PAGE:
One of the most distinctive qualities of Hypericum is how the small yellow blossoming flowers and green leaves have an incredible ability to transform water, oil, or alcohol a bright blood red, particularly when combined with heat. This pigmentation comes from tiny red dots on the flowers and perforations on the leaves (hence the species name “perforatum”, meaning “pierced with holes”). Paracelus, a Swiss alchemist and physician wrote in the 16th century, “The veins upon its leaves are a signatum, and being perforated they signify that this plant drives away all phantasmata existing in the sphere of man”, as suggesting that the holes in the leaves depict protection against phantasms that might penetrate the human body and psyche. The herb was associated with protection from evil spirits, being hung over doors as an offering to “the good faeries”, and thrown in bonfires during solstice rites of Celtic druids.[4]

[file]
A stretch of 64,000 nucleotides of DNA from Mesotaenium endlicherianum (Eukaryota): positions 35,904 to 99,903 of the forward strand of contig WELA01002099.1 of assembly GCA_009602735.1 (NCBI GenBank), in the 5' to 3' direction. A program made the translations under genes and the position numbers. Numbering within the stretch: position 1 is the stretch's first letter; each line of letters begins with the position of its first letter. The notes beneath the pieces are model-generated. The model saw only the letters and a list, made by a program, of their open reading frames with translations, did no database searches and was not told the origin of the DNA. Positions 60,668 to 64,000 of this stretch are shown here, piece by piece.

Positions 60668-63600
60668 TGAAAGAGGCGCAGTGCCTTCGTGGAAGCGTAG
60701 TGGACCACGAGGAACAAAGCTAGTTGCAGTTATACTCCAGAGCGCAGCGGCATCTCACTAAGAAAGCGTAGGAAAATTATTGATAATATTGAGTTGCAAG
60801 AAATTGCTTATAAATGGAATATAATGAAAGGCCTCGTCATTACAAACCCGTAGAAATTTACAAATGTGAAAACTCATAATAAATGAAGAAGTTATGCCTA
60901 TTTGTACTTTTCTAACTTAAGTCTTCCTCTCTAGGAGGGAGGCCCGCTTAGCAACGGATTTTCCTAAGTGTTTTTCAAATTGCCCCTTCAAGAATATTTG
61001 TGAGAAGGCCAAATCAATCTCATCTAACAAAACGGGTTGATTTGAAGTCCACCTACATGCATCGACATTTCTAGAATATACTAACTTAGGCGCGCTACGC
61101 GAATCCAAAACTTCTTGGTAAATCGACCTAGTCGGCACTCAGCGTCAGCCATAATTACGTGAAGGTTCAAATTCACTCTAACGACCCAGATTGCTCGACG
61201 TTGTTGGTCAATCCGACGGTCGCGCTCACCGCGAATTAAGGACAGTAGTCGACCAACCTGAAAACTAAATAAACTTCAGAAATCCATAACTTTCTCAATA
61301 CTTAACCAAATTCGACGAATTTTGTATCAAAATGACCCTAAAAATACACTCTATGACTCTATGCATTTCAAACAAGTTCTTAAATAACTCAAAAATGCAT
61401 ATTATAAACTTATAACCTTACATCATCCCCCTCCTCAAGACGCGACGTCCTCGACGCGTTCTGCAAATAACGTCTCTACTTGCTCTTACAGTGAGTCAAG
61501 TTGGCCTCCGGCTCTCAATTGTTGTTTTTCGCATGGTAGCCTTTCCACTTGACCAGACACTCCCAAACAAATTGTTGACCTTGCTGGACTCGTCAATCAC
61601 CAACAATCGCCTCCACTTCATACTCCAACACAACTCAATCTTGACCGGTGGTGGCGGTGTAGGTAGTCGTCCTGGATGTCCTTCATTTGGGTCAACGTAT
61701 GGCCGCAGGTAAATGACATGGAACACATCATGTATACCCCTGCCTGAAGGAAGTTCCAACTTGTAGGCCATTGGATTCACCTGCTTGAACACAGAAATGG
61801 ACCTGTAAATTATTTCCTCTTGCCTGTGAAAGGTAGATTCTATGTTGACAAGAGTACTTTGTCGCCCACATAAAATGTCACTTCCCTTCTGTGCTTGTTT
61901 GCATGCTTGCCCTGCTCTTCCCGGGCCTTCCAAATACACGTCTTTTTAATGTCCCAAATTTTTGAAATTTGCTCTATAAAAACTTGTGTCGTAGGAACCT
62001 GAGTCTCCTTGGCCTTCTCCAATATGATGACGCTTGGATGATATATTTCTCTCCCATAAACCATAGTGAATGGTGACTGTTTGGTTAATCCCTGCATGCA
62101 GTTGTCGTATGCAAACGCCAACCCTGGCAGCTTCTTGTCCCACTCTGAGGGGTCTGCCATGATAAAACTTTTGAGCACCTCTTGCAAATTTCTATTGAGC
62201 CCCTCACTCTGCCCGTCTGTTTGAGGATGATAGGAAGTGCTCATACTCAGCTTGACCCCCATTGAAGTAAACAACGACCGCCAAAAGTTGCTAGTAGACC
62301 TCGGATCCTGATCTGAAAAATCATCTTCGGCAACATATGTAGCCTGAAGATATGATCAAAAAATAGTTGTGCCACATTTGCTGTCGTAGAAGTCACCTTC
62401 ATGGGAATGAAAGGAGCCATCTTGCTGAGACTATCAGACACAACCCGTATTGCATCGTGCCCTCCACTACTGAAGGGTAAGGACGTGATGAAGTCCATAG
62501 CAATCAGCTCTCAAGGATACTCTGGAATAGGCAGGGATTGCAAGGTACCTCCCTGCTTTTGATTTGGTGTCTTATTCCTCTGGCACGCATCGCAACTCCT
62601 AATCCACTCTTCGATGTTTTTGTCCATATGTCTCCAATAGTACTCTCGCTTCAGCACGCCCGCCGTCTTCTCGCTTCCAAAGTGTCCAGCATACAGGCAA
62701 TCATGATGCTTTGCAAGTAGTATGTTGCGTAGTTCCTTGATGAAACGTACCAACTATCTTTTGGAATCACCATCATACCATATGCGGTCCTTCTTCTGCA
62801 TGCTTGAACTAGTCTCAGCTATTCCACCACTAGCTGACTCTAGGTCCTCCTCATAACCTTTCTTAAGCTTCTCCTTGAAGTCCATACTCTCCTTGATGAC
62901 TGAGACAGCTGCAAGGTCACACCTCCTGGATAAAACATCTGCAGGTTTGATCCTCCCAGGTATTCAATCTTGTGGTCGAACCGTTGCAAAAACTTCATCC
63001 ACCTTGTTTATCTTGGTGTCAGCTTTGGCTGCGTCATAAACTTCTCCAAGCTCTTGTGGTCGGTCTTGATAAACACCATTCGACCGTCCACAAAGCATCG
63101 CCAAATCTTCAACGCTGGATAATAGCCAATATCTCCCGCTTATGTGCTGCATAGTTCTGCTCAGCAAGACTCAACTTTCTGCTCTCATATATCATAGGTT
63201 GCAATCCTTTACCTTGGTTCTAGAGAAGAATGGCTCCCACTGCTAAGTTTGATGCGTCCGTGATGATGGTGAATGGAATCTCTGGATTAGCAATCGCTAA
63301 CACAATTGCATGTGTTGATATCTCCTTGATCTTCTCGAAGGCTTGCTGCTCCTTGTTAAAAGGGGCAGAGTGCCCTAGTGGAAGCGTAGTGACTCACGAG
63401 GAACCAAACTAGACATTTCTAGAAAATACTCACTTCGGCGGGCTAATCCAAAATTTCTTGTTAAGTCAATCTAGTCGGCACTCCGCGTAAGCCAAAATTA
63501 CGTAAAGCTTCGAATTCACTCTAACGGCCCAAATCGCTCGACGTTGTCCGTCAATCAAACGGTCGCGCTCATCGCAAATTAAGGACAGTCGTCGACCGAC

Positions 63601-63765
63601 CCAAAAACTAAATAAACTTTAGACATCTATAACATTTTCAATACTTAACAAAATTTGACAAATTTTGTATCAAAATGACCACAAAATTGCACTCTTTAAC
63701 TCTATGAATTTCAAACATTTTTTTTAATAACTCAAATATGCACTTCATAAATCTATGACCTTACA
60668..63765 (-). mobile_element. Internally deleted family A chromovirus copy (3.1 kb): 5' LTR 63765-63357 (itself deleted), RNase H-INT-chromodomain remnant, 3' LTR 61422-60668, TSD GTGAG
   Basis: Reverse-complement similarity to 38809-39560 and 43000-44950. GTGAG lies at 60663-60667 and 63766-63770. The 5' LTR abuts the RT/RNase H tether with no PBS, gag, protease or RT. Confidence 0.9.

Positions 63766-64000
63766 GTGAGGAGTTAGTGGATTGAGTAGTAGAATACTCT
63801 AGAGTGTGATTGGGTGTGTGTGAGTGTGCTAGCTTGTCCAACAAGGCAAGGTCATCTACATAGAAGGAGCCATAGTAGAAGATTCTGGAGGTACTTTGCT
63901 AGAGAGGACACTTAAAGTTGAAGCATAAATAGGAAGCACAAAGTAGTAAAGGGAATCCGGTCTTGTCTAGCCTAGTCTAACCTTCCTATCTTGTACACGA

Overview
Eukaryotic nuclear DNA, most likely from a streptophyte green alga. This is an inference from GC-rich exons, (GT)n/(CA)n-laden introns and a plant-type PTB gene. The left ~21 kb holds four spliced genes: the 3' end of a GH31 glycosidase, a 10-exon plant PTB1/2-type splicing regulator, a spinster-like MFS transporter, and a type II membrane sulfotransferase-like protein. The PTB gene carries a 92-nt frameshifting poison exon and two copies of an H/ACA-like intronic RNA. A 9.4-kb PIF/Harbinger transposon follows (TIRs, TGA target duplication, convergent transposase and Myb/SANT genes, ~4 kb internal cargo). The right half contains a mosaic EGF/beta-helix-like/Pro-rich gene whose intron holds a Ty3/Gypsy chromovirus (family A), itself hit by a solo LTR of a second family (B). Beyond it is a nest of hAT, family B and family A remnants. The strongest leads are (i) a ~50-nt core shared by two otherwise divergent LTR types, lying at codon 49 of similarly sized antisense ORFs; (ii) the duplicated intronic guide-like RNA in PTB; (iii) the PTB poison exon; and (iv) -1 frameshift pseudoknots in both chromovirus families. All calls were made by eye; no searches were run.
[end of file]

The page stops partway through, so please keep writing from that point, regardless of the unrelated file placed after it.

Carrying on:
Hypericum can be described as having a cooling and moistening effect on the body and has a floral, balsamic and tart taste. In modern practice, it is used to treat neuralgia, anxiety, tension, irritability, and other related symptoms, particularly during menopausal changes.[5] It can also have a sedating and analgesic effect on neurologic pain, and can be used for fibrosis, sciatica, rheumatic pain, and any inflamed nerve tissue. The infused oil applied topically is indicated for treating burns (from fire, heat, or sun), and can speed up the recovery of wounds and bruises. In addition, Hypericum is recommended for pinched nerves, deep needle wounds, and problems with spinal disks (torn, herniating, bulging), taking internally and externally.[6] St. Johns Wort oil contains antiviral constituents and can be used topically to relieve pain from genital herpes[7], and promising recent research has confirmed that Hypericum contains antiretroviral properties that may be effective in the management of HIV infections.[8]